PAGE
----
by Staff Writers
Stockholm (AFP) March 21, 2017
The Swedish parliament has held its first war game in 20 years in response to worries over global politics, its speaker said Tuesday, as tensions with Russia rise.
A delegation of 50 lawmakers -- which would have the power to replace parliament in the event of the threat of war or an outright conflict -- held the drill on Monday at an unknown location, said speaker Urban Ahlin, declining to give details on what the manoeuvre involved.
"These are secret scenarios...you were exposed to pressure," Ahlin told AFP on Tuesday. "It went really well."
The delegation is made up of politicians from the left-wing, centre-right and far-right parties.
A non-NATO member, Sweden has not seen armed conflict on its territory in two centuries.
The drill has been planned since 2014, but Ahlin said an increasingly hostile situation in the world and in the region also prompted the exercise.
"The worsened (global) environment also has a significance," he said, adding that the drill would have been postponed if Sweden deemed the world and region safe.
The last time lawmakers held such an exercise was in 1997.
"If everything had been great then people would have said we can wait for a few more years," Ahlin said.
"Unfortunately, we see a direction in which countries are boosting their weaponry," he added, without naming any countries.
Sweden this month announced plans to bring back conscription this year -- seven years after abandoning it -- to respond to global security challenges including Russia's assertive behaviour in the Baltic Sea region.
"We are in a context where Russia has annexed Crimea," Swedish Defence Minister Peter Hultqvist said at the time of the announcement, adding: "They are doing more exercises in our immediate vicinity."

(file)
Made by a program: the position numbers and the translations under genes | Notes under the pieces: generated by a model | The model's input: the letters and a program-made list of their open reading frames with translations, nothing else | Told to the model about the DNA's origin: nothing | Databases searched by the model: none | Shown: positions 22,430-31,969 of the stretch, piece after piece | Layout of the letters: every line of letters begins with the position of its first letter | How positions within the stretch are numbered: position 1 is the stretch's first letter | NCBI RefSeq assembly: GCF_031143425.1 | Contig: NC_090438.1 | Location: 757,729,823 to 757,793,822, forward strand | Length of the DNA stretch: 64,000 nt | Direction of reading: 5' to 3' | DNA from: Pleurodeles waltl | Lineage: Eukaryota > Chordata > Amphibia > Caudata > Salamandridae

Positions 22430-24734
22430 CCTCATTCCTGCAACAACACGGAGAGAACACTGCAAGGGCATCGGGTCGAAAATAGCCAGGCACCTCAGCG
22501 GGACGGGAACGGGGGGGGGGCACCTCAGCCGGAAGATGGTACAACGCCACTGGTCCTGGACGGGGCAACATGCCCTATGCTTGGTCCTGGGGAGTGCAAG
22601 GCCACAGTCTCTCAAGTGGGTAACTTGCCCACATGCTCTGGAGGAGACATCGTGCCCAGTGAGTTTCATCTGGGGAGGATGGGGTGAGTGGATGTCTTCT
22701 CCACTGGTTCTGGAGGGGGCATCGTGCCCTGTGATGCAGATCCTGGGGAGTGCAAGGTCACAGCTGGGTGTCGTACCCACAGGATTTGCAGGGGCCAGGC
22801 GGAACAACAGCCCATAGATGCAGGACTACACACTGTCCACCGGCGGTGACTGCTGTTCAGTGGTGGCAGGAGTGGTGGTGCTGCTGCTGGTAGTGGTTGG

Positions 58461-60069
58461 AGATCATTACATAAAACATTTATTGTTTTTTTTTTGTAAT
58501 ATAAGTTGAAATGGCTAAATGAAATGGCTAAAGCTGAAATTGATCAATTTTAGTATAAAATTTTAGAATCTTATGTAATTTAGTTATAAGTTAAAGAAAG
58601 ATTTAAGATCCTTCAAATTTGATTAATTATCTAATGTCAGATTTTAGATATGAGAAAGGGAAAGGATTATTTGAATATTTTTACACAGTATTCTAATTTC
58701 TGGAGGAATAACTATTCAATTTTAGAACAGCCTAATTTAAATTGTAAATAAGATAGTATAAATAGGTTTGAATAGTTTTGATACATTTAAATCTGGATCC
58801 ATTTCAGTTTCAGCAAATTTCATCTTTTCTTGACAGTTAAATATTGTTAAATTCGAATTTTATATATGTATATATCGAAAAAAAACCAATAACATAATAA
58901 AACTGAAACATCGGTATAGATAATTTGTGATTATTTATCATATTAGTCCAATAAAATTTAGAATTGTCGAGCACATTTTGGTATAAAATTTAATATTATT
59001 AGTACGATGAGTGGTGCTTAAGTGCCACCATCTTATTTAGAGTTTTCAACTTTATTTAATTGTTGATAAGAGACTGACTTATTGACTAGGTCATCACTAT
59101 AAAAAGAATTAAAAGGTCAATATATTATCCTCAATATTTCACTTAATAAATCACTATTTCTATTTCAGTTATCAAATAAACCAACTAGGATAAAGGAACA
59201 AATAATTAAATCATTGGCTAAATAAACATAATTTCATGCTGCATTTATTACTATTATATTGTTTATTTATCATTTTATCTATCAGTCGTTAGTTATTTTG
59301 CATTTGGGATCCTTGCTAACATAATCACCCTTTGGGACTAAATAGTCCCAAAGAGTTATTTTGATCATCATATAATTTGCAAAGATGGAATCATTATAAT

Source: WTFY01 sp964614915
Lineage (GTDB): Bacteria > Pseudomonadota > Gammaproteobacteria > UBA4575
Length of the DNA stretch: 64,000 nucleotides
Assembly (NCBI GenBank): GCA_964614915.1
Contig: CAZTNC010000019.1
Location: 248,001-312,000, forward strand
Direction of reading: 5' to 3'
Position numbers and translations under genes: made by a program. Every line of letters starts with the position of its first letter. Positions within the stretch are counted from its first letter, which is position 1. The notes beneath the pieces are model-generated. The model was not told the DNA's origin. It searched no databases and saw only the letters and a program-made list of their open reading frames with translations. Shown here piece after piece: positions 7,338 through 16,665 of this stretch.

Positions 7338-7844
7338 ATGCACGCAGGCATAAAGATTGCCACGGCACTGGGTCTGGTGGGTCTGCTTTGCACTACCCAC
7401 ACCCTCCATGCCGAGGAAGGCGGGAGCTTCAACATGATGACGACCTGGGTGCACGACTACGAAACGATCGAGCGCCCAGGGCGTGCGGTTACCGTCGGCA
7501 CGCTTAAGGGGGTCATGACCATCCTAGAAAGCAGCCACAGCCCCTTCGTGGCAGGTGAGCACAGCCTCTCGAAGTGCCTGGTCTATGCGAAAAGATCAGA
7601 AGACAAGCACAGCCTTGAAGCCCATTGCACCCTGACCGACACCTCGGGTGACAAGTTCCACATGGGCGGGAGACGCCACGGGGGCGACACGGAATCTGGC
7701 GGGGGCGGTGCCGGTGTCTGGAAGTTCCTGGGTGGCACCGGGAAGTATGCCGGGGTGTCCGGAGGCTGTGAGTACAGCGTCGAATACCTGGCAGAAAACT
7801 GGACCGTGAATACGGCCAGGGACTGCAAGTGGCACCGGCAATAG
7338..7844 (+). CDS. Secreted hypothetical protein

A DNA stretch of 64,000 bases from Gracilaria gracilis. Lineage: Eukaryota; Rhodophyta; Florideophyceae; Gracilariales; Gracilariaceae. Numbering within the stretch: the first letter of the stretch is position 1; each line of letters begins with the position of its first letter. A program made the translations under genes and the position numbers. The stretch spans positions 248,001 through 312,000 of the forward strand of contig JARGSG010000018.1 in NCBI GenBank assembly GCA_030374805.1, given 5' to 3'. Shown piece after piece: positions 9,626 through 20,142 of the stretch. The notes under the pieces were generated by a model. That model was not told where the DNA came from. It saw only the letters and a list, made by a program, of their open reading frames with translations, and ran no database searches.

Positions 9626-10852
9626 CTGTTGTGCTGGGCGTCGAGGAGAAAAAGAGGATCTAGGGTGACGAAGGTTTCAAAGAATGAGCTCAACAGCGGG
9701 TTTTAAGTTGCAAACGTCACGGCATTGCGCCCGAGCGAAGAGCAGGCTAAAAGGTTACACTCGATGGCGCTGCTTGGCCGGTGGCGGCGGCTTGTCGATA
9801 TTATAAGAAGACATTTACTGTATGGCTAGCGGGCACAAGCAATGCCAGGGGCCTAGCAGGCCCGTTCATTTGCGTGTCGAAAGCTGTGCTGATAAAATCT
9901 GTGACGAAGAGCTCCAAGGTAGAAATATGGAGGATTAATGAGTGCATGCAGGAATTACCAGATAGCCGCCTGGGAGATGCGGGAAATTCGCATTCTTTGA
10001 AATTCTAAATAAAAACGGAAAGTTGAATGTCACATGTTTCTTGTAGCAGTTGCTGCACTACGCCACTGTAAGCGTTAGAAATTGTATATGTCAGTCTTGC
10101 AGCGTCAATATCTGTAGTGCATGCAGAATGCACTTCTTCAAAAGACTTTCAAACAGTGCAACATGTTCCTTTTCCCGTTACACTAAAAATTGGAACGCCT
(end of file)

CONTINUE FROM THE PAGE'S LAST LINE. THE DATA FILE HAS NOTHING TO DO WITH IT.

The Swedish military's budget has been slashed over the past two decades as its mission was revamped to focus more on peacekeeping operations abroad and less on domestic defence.
Russia has repeatedly warned Sweden and neighbouring Finland against joining NATO, an issue regularly debated in both countries.
Jerusalem (AFP) March 20, 2017
Nuclear whistleblower Mordechai Vanunu argued Monday Israel was unnecessarily hounding him 12 years after he was freed from prison, as he appeared in court over breaches of his release terms. The 62-year-old former nuclear technician was jailed in 1986 for disclosing the inner workings of Israel's Dimona nuclear plant to Britain's Sunday Times newspaper. He spent more than 10 years of hi ... read more
Learn about nuclear weapons doctrine and defense at SpaceWar.com
Learn about missile defense at SpaceWar.com
All about missiles at SpaceWar.com
Learn about the Superpowers of the 21st Century at SpaceWar.com
|The content herein, unless otherwise known to be public domain, are Copyright 1995-2017 - Space Media Network. All websites are published in Australia and are solely subject to Australian law and governed by Fair Use principals for news reporting and research purposes. AFP, UPI and IANS news wire stories are copyright Agence France-Presse, United Press International and Indo-Asia News Service. ESA news reports are copyright European Space Agency. All NASA sourced material is public domain. Additional copyrights may apply in whole or part to other bona fide parties. All articles labeled "by Staff Writers" include reports supplied to Space Media Network by industry news wires, PR agencies, corporate press officers and the like. Such articles are individually curated and edited by Space Media Network staff on the basis of the report's information value to our industry and professional readership. Advertising does not imply endorsement, agreement or approval of any opinions, statements or information provided by Space Media Network on any Web page published or hosted by Space Media Network. Privacy Statement|